Original Date: 01/27/1997
Revision Date: 01/18/2007
Best Practice : Vapor Phase Manufacturing
Lawrence Livermore National Laboratory’s (LLNL’s) Laser Directorate is developing and transferring electron- beam manufacturing technology to industry and government. This technology enables complex metal alloy shapes to be fabricated by depositing vaporized metal onto a mold or mandrel, which is later separated from the alloy part. The metal is vaporized by electron-beam heating. The process has successfully produced alloy parts with metallurgical properties that exceed those of equivalent forged parts. The Laboratory currently is up-scaling the process to handle larger part sizes. In parallel with this effort, LLNL is developing a real-time, laser-based control system to measure and control the alloy composition during vapor deposition of the part.
Additionally, LLNL’s Laser Directorate is developing laser-based vapor diagnostics and computer models to control the vapor phase manufacturing processes. Target applications include controlling processes for making titanium alloy matrix composites and oxide thermal barrier coatings which are important in the aerospace industry. For titanium matrix composites, silicon-carbon fibers are coated with titanium alloys and then consolidated into finished parts that are lightweight, strong, and stiff at high temperature. Electron beam evaporation can provide high-volume production, as long as alloy composition and the fraction of vapor capture can be precisely controlled.
LLNL sensors and computer models are being used to improve process control and capture efficiency. Laser absorption spectroscopy, which uses diode lasers, provides the basis for vapor density and composition monitoring sensors. Prototype systems are in use in industry.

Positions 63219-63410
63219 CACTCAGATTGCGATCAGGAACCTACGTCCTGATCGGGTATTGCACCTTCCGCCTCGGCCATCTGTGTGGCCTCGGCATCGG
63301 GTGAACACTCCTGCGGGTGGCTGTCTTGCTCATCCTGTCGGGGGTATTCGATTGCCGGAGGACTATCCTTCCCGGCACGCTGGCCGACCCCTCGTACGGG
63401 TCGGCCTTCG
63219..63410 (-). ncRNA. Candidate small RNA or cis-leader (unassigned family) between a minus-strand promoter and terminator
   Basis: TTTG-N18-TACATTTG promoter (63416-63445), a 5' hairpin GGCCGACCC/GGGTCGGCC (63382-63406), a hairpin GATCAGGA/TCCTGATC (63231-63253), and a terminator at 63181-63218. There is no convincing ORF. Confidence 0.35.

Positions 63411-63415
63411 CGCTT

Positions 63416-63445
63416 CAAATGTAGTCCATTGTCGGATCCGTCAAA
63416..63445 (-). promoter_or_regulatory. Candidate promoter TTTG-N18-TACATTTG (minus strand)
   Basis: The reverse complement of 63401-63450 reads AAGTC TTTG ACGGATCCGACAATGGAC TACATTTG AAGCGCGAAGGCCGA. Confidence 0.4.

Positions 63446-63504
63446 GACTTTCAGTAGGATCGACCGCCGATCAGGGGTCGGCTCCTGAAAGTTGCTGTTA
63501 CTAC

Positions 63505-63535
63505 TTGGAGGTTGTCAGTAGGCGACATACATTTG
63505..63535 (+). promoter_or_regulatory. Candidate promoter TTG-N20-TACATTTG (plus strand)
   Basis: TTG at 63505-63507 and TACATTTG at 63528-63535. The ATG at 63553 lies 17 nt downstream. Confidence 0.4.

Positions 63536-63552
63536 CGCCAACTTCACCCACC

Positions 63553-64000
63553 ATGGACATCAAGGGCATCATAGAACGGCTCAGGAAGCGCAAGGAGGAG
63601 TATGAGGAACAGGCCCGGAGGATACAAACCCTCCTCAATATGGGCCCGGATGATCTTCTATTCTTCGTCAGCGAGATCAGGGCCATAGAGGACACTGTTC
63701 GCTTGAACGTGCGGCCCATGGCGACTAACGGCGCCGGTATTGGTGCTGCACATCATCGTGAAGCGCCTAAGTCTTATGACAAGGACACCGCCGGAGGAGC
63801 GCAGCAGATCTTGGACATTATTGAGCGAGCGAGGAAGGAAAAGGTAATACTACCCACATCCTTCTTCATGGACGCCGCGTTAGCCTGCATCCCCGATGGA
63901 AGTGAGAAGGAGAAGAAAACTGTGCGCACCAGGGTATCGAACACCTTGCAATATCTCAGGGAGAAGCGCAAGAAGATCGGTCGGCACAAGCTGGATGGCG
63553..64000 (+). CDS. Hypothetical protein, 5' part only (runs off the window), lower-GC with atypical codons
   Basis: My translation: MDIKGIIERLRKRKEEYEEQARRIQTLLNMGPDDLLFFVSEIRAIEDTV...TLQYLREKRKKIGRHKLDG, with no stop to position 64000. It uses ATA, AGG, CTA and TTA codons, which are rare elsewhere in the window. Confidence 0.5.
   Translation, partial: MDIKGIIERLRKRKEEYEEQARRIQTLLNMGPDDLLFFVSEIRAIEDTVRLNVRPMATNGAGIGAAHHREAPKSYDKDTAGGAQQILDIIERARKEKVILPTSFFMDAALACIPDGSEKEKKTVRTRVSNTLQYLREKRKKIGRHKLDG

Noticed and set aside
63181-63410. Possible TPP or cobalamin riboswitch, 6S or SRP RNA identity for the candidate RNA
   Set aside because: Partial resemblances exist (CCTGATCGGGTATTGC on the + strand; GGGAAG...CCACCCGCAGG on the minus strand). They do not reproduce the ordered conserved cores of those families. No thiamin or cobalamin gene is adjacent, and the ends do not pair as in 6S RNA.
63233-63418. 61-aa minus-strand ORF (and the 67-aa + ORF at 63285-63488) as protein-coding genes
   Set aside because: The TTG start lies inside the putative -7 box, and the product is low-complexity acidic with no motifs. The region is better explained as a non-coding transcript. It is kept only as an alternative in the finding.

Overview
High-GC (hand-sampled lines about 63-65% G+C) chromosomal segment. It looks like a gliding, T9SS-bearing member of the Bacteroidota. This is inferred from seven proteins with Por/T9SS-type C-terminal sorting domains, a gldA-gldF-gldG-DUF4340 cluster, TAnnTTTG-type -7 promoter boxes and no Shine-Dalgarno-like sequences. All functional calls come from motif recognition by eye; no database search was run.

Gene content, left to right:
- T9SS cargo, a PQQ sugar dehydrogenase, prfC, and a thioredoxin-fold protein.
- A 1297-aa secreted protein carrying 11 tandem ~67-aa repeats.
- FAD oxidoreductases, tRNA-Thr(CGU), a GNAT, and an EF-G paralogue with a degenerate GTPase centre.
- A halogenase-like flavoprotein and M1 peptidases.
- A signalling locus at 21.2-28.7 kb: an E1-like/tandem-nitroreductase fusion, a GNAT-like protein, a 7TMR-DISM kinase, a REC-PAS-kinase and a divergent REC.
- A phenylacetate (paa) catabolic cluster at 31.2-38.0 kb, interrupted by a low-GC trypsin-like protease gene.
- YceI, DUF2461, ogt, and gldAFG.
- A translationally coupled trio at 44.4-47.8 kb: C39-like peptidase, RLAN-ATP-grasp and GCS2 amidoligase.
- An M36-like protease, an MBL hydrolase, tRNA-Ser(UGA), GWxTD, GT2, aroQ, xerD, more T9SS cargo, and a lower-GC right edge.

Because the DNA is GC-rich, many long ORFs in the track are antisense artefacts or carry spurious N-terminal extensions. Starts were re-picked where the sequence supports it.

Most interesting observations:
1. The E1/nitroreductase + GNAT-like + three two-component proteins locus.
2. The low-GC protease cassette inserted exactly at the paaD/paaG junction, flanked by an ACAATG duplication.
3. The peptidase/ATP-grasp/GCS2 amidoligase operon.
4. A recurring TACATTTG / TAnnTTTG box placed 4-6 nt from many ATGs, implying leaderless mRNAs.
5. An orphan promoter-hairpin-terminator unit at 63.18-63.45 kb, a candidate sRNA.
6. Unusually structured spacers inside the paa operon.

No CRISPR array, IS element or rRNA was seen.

One example of LLNL’s success was the development of a vapor deposition process for manufacturing precision nuclear weapon system components. The project’s objective was to provide a simpler, lower cost, and lower waste process for certain critical components. With this project, the Laboratory demonstrated the feasibility of vapor deposition of dense material in the required thickness, ability to meet composition specifications, and equal or better mechanical properties of the vapor-deposited metal compared to wrought metal. Material utilization for this process was more than 30 times better than existing processes. Figure 2-8 shows a cut-away view of the equipment for this process in operation. The success of this project led to a three-year, $6 million plan for manufacturing and certifying full-scale components. LLNL has transferred the vapor deposition process to commercial applications.
Figure 2-8. Net Shape Vapor Deposition System
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